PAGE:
Thursday was a demographer’s dream. That’s when the Australian Bureau of Statistics released Catalogue No. 3101.0, which contains a whole bunch of thrilling data.
One of the highlights is that, as of September last year, Australia had 24.22 million people, an increase of about 348,000 in just 12 months. That’s broadly equivalent to adding the combined population of Hobart and Darwin.
This growth rate is relatively high by western standards. We’re still a popular destination for migrants with net overseas migration (the difference between arrivals and departures) contributing 55 per cent of total growth. The rest is provided by natural increase (the difference between births and deaths).
But it’s not unprecedented. We’re expanding at 1.5 per cent a year, which is below that of 2007-2009 and 1950-1970 when growth exceeded 2 per cent.
At a state level, Victoria was the big winner adding some 125,500 new residents, followed by New South Wales (110,000) and Queensland (68,000). Over the 12-month period, Victoria broke through the six million mark. For comparison, if Victoria was a US state it would rank 18th just behind Indiana.
The impact of net overseas migration is not evenly distributed. New South Wales, which houses 32 per cent of Australia’s population, attracts almost 40 per cent of net overseas migration, while Victoria with around 25 per cent of the nation’s population, punches well above its weight with 36 per cent. The vast majority settle in either Sydney or Melbourne.
Another interesting element is movement between the states. Each year, people move, for a host of reasons, interstate. The difference between those arriving and those leaving is termed ‘net instate migration’ and over the years state premiers have frequently attached their economic management credentials to positive figures.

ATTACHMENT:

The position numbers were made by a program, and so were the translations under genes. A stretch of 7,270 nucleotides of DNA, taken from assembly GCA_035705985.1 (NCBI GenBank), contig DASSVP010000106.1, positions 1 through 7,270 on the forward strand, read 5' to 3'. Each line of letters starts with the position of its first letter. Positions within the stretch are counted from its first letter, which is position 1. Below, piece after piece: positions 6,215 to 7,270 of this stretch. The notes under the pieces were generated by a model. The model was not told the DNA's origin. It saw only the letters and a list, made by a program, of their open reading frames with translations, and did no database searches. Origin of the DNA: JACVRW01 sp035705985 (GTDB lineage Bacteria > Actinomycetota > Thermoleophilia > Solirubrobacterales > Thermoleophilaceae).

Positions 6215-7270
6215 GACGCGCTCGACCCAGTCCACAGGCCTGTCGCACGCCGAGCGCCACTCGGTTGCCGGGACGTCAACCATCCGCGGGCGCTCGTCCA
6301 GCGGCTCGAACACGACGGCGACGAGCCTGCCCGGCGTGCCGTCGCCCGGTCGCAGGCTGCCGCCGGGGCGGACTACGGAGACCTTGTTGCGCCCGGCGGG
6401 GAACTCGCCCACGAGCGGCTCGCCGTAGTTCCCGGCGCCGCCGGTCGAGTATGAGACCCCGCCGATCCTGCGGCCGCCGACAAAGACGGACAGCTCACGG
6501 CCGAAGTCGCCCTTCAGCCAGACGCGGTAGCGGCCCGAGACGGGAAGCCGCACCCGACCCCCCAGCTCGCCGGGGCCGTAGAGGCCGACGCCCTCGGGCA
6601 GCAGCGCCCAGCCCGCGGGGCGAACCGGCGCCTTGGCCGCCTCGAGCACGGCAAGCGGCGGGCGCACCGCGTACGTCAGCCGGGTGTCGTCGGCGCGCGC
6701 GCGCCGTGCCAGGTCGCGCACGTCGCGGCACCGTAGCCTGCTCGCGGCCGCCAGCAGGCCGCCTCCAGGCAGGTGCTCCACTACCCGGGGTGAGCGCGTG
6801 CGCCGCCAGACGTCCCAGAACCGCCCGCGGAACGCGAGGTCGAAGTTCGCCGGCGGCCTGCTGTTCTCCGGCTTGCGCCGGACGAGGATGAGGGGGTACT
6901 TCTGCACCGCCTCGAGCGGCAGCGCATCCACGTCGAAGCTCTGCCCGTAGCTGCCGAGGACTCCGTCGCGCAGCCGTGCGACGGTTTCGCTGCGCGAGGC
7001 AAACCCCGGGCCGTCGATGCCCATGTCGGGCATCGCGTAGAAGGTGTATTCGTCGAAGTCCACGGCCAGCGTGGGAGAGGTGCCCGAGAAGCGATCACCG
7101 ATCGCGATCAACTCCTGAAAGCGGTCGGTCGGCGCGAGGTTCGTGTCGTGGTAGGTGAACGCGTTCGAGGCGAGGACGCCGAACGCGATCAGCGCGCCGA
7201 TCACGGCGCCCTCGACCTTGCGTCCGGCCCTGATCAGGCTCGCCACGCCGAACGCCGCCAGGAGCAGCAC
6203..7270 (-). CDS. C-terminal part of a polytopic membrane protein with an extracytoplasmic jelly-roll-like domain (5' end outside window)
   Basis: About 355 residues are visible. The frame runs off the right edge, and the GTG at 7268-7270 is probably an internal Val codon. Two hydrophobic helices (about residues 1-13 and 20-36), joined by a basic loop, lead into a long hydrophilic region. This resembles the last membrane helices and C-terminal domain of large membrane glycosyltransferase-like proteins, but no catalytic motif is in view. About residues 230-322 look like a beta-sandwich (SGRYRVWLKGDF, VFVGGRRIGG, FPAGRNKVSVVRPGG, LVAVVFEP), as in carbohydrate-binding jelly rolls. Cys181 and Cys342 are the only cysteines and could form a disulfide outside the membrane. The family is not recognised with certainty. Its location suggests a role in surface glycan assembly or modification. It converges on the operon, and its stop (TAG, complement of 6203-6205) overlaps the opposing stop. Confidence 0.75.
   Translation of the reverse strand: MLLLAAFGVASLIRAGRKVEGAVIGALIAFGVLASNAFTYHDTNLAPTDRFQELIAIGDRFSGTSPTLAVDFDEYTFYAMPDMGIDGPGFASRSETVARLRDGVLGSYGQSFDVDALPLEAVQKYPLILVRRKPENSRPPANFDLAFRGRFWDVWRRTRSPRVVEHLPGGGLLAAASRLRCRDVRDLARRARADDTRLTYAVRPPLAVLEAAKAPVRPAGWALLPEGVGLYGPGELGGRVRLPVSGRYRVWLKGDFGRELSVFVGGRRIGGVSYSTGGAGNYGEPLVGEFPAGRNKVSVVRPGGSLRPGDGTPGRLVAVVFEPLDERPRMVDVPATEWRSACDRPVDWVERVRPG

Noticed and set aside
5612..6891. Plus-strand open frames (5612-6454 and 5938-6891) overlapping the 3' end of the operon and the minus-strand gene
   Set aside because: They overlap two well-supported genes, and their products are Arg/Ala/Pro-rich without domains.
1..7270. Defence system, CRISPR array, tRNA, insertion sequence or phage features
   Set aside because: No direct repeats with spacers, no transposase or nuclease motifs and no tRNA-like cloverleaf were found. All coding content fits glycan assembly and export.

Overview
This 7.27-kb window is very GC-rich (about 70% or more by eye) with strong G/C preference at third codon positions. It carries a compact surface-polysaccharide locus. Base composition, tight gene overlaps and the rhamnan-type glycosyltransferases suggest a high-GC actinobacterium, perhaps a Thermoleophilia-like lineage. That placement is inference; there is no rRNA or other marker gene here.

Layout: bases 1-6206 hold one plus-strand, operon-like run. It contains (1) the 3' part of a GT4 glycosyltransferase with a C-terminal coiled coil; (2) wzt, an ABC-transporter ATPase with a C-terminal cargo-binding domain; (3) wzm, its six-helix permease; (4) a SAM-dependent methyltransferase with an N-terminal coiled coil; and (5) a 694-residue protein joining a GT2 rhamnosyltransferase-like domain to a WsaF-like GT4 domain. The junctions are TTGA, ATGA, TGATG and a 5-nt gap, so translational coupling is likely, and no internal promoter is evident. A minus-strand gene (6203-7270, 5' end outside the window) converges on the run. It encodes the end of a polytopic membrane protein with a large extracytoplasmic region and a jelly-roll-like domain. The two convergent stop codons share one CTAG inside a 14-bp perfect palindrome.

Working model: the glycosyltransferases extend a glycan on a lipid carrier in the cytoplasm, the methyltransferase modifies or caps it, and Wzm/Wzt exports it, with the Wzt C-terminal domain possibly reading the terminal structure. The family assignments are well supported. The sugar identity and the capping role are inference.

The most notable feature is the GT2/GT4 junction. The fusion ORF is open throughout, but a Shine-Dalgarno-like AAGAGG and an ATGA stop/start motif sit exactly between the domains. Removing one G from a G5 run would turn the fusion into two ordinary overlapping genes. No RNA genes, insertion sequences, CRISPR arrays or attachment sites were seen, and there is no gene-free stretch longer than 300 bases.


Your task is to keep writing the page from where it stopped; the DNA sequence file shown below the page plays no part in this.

At present, Victoria and Queensland are the ‘winners’, Tasmania and the two territories can claim a draw, while New South Wales, South Australia and Western Australia are the ‘losers’.
Some of these trends are fairly well established, others relatively new. For example, at the height of the mining boom, Western Australia was a net importer of people from the other states. With the boom a distant memory, it’s now a net exporter.
Lest Victoria get too cocky, it should be remembered that in the 1980s and early ’90s, when many thought the state was in almost terminal decline as a so-called ‘rust belt’ state, net outflows (mainly to NSW and Qld) were in the tens of thousands a year.
Australia is also ageing, which will have longer-term ramifications. Life expectancy is greater and our fertility rate is below replacement.
We’re not as bad as Europe, where in some countries population decline is imminent. But it’s still a very real issue that has governments mindful of the fiscal implications of a society where more of us are older than 65.
Even in the few years from 2012 to 2016, the proportion of the Australian population aged 65 and over increased from 14.14 to 15.27 per cent, while the proportion aged 24 and under declined from 32.48 to 31.92 per cent.
Finally, the ABS gave us some predictions of future population and the number of households required to accommodate it.
By 2036, we’re projected to increase to 32.4 million and, by 2056, to 39.8 million.
Most of that growth is expected to be in the big cities, with Sydney increasing from almost five million in 2016 to 6.6 million in 2036 and to 8.12 million in 2056, and Melbourne growing from 4.6 million in 2016 to 6.4 million in 2036 and to 8.16 million in 2056.
Yep, by 2056 Melbourne is projected to have overtaken Sydney.
Will it happen?
It could, but it’s not guaranteed. Melbourne has been gaining on Sydney for many years now, but a range of economic, social and cultural factors could threaten that. Back in 1991 few people would have foreseen Melbourne becoming Australia’s growth capital.
In any event, Sydney has large centres of population on its doorstep (the Central Coast, Blue Mountains, Wollongong and even the Hunter Valley region) that could potentially be called into play if Melbourne began to mount a serious challenge.
Chris McNeill is a demographer and urban economist with Essential Economics, a consulting firm specialising in the economic analysis of people, places and spaces.